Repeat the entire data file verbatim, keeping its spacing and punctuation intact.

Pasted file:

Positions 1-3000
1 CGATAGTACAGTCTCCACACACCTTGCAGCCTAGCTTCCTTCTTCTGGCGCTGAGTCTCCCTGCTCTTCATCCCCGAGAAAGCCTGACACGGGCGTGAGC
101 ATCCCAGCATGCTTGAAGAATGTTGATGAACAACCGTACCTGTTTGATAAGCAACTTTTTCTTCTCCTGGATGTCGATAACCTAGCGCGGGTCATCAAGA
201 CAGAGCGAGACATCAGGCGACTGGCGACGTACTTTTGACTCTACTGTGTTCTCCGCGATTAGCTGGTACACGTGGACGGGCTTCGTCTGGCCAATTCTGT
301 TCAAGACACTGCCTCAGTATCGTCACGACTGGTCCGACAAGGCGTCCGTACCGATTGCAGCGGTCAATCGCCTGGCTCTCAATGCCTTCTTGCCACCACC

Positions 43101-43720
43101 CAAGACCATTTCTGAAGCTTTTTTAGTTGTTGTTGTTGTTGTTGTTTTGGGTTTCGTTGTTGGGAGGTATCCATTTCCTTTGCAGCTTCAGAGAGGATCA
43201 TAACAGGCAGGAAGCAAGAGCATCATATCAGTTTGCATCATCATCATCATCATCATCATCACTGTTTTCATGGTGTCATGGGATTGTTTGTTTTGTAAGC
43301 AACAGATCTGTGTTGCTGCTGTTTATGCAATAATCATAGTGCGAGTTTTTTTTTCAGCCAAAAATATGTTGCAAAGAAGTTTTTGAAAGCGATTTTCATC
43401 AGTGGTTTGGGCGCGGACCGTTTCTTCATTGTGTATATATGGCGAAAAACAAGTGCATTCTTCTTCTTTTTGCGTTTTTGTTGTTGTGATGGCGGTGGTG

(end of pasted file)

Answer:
Positions 1-3000
1 CGATAGTACAGTCTCCACACACCTTGCAGCCTAGCTTCCTTCTTCTGGCGCTGAGTCTCCCTGCTCTTCATCCCCGAGAAAGCCTGACACGGGCGTGAGC
101 ATCCCAGCATGCTTGAAGAATGTTGATGAACAACCGTACCTGTTTGATAAGCAACTTTTTCTTCTCCTGGATGTCGATAACCTAGCGCGGGTCATCAAGA
201 CAGAGCGAGACATCAGGCGACTGGCGACGTACTTTTGACTCTACTGTGTTCTCCGCGATTAGCTGGTACACGTGGACGGGCTTCGTCTGGCCAATTCTGT
301 TCAAGACACTGCCTCAGTATCGTCACGACTGGTCCGACAAGGCGTCCGTACCGATTGCAGCGGTCAATCGCCTGGCTCTCAATGCCTTCTTGCCACCACC

Positions 43101-43720
43101 CAAGACCATTTCTGAAGCTTTTTTAGTTGTTGTTGTTGTTGTTGTTTTGGGTTTCGTTGTTGGGAGGTATCCATTTCCTTTGCAGCTTCAGAGAGGATCA
43201 TAACAGGCAGGAAGCAAGAGCATCATATCAGTTTGCATCATCATCATCATCATCATCATCACTGTTTTCATGGTGTCATGGGATTGTTTGTTTTGTAAGC
43301 AACAGATCTGTGTTGCTGCTGTTTATGCAATAATCATAGTGCGAGTTTTTTTTTCAGCCAAAAATATGTTGCAAAGAAGTTTTTGAAAGCGATTTTCATC
43401 AGTGGTTTGGGCGCGGACCGTTTCTTCATTGTGTATATATGGCGAAAAACAAGTGCATTCTTCTTCTTTTTGCGTTTTTGTTGTTGTGATGGCGGTGGTG